Christie had to wait three months for her appointment to see a specialist for screening. Overall, the medical expenses associated with developing the screening program and the associated health insurance deductible cost her more than $3,000 that year. Over the next few years, her average out-of-pocket costs for RET-specific screening were estimated to be at least $1,700 per year for the rest of her life — and assuming no additional testing was needed. If we included what she had to pay for high-risk breast cancer screening based on her family history, the total out-of-pocket cost was $3,200 per year.Many people are not surprised Patients skip healthcare visits They need to because of cost uncertainty.

Ironically, the removal of Cristi’s thyroid gland (not necessarily necessary based on her genetic variant) will be covered by her health insurance, as will the life-long medication and recovery time needed after the removal. The fact begs a question: Are patients forced to undergo organ and tissue removal instead of monitoring due to the cost of lifetime monitoring? We must answer this critical question before we can advance population genetic testing and precision medicine.

Consider now offering genetic testing to Christie’s children and other relatives based on her findings, and if they test positive, they must undergo similar monitoring each year. If Cristi and/or her family receive abnormal or even borderline test results, they need more testing and imaging. These procedures may or may not be covered by their insurance given the lack of guidelines for mutations that do not pose traditional risks.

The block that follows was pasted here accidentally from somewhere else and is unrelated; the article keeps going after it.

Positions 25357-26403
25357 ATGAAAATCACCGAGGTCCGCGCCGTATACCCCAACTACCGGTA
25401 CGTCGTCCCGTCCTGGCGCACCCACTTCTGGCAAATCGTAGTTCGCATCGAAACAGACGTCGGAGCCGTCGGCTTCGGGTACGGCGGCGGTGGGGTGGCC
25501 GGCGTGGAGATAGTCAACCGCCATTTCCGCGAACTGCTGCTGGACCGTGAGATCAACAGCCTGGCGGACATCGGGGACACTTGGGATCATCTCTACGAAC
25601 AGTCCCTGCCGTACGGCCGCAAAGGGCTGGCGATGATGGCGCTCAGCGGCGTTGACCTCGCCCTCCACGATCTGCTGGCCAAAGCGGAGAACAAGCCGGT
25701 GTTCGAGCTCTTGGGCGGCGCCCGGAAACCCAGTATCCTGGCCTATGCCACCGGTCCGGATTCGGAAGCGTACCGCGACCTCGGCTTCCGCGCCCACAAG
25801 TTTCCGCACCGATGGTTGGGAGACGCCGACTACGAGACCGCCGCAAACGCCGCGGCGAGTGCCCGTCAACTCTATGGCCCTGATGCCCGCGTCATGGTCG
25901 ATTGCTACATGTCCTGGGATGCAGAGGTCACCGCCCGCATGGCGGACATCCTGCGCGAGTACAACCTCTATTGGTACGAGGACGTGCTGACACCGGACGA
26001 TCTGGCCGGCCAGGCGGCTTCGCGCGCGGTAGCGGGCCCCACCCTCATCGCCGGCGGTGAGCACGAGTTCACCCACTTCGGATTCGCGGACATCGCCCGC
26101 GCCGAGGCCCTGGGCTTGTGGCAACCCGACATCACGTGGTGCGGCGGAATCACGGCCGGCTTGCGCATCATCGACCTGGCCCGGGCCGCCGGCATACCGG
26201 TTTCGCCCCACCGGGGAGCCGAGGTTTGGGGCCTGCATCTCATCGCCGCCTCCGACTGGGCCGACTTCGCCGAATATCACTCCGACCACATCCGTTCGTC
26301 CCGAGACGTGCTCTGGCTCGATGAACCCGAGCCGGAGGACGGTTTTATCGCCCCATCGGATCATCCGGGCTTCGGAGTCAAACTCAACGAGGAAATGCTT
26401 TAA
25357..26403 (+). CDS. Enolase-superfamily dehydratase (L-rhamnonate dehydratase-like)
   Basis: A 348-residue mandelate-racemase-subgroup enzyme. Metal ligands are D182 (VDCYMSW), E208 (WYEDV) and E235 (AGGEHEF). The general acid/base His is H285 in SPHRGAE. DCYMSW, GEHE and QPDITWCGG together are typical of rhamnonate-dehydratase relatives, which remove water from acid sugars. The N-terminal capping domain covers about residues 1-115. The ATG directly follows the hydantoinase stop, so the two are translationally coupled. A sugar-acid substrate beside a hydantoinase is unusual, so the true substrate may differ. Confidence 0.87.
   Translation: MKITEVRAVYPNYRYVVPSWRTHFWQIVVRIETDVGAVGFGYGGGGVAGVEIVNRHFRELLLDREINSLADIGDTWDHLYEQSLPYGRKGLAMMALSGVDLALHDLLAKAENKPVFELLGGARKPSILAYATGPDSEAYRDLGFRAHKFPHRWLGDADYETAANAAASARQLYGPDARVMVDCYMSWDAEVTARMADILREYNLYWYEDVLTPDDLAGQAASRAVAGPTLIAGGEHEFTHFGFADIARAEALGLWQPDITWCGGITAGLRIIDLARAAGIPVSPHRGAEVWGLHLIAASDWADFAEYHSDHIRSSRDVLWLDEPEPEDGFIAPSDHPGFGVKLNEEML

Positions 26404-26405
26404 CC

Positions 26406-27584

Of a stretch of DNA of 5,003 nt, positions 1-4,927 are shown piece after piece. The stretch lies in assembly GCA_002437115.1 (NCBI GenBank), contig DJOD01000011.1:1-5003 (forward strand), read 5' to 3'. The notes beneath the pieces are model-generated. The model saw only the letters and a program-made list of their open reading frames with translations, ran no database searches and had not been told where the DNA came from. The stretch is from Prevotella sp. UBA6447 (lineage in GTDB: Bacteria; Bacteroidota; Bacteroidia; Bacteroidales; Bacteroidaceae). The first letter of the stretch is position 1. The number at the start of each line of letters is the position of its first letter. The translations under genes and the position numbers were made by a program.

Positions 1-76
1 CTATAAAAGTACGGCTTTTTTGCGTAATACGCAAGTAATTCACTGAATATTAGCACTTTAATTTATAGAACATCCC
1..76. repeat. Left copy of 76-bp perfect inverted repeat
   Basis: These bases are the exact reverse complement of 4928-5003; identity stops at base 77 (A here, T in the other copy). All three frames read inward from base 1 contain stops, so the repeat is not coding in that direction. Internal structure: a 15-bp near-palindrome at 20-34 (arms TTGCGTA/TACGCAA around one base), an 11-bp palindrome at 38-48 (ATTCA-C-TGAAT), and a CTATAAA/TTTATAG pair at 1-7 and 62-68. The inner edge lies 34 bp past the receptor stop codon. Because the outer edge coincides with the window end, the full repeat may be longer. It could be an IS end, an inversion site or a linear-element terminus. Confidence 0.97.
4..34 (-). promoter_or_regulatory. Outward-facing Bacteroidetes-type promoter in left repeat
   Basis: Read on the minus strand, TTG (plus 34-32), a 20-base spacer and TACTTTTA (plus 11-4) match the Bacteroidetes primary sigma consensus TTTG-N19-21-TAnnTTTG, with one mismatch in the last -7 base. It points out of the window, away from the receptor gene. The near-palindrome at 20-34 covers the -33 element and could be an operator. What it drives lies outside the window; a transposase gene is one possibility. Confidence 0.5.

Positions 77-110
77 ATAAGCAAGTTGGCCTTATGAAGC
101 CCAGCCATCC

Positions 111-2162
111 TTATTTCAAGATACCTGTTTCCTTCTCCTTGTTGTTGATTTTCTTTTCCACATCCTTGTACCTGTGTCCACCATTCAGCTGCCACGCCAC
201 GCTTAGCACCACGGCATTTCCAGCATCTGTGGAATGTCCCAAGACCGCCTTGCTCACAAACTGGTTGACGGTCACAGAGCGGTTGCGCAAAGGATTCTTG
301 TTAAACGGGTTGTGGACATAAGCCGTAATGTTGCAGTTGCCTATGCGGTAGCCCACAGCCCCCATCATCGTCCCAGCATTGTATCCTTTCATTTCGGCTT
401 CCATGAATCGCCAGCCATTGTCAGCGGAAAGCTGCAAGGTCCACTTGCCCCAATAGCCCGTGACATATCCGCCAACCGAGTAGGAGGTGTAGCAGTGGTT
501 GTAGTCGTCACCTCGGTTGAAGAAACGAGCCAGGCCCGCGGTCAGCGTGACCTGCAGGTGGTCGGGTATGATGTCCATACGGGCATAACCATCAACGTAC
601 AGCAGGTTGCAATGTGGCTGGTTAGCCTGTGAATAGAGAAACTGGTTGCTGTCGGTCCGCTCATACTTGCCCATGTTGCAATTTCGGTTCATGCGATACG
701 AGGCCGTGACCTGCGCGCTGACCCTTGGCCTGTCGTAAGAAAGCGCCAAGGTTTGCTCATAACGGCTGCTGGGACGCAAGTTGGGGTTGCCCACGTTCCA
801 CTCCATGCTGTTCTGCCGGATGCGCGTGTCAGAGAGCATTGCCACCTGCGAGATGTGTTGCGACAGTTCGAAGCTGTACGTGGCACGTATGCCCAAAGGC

Another consideration is that Christie must use paid time off (PTO) for her and her family’s medical appointments.If we consider 10 days to be Average number of power take-offs For private sector employees who complete one year of service, this means that between her “RET” visits, routine visits, dental and vision exams, Cristi will use 9.5 days of PTO per year for preventive care. If we consider the average person’s PTO, this equates to 9.5 out of 10 days off per year, just on medical appointments. That figure doesn’t include routine appointments her kids need, like when they’re sick, and certainly doesn’t take into account vacation time. This reality is the unfair price a person pays for doing what she can and should do to keep herself and her family healthy and cancer-free.